Osprey Publishing CAM 298 Campaign The First Afghan War 1839-42 Invasion, catastrophe and retreat

Osprey PublishingSKU: OSP00030298


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In 1839 forces of the British East India Company crossed the Indus to invade
Afghanistan on the pretext of reinstating a former king Shah Soojah to his
rightful throne. The reality was that this was another step in Britain's
Great Game - Afghanistan would create a buffer to any potential Russian
expansion towards India. This history traces the initial, campaign which
would see the British easily occupy Kabul and the rebellion that two years
later would see the British army humbled. Forced to negotiate a surrender
the British fled Kabul en masse in the harsh Afghan winter. Decimated by
Afghan guerilla attacks and by the harsh cold and a lack of food and
supplies just one European - Dr Brydon would make it to the safety of
Jalalabad five days later. This book goes on to trace the retribution attack
on Kabul the following year, which destroyed the symbolic Mogul Bazaar
before rapidly withdrawing and leaving Afghanistan in peace for nearly a


Richard Macrory is a professor of law at University College London, author
of books and specialist articles in environmental law, and former chairman
of Merchant Ivory film productions. His great great great uncle was Eldred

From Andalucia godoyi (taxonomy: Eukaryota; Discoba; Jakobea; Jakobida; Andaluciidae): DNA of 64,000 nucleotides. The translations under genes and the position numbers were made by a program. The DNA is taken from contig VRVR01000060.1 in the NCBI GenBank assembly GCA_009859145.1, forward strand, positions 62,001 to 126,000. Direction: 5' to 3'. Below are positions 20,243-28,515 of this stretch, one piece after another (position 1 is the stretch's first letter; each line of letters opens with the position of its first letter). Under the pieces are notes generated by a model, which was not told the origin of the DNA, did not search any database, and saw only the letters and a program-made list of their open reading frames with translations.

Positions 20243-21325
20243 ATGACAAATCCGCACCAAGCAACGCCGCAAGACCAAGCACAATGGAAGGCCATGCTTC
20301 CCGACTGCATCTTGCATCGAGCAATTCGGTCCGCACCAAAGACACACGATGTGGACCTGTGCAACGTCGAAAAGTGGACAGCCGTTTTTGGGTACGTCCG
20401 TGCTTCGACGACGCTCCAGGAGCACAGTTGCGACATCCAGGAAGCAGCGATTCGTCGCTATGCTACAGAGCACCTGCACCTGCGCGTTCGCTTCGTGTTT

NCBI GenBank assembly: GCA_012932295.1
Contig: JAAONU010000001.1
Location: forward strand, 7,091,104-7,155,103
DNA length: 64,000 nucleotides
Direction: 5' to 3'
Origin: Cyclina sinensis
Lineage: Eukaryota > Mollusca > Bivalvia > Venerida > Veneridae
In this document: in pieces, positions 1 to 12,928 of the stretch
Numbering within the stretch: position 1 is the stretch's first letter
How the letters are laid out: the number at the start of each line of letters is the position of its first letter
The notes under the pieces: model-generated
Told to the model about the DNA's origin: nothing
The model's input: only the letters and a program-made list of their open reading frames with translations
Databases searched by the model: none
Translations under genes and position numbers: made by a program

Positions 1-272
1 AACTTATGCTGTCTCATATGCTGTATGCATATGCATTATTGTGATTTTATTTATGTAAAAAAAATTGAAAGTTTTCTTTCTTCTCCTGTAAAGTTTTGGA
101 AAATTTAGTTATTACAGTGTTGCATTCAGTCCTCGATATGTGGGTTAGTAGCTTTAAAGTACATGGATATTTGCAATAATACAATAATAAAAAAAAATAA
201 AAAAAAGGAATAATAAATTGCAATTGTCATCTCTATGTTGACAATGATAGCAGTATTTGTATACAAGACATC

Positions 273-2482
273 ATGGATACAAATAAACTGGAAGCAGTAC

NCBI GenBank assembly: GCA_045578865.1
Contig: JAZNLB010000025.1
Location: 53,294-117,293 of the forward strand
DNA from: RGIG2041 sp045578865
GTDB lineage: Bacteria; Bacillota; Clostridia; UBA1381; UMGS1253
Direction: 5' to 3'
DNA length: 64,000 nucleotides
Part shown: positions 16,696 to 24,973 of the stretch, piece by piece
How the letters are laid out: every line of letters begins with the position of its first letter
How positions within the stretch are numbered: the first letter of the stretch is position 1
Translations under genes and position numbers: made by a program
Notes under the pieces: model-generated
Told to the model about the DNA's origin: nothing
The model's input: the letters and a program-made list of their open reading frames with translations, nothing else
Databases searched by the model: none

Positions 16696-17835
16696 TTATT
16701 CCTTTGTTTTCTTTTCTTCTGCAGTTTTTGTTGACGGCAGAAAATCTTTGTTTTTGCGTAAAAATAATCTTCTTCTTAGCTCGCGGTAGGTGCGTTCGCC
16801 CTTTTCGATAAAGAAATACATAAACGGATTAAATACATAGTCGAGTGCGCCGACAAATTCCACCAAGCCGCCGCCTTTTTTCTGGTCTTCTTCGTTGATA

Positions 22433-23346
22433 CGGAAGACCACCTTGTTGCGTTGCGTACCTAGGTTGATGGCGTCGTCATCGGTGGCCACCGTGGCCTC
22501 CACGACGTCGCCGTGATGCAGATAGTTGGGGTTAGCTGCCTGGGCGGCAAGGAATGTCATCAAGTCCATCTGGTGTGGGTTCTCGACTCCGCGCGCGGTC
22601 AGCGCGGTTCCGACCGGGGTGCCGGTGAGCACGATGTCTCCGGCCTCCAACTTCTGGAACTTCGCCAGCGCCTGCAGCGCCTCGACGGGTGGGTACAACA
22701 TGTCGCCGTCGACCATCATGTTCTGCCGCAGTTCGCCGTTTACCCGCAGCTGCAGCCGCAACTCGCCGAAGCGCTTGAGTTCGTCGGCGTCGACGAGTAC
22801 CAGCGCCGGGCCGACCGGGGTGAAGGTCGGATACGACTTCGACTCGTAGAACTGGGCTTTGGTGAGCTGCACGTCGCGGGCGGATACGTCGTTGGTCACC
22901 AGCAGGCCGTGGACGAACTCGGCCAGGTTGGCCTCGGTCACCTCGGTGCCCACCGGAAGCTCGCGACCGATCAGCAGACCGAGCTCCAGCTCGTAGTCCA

Pottinger (the hero of Herat who survived the Retreat) and his father wrote
the first modern account of the Ist Afghan War, Signal Catastrophe,
published in 1966. Macrory has an extensive collection of works on the First
Afghan War, including original copies of Lady Sale's Diary, Lt. Eyre's
account, and Kaye's History of the Afghan War.Peter Dennis was born in 1950.
Inspired by contemporary magazines such as Look and Learn he studied
illustration at Liverpool Art College. Peter has since contributed to
hundreds of books, predominantly on historical subjects, including many
Osprey titles. A keen wargamer and modelmaker, he is based in
Nottinghamshire, UK.




Opposing commanders

Opposing armies

Opposing plans

The campaign


The battlefield today

Further reading


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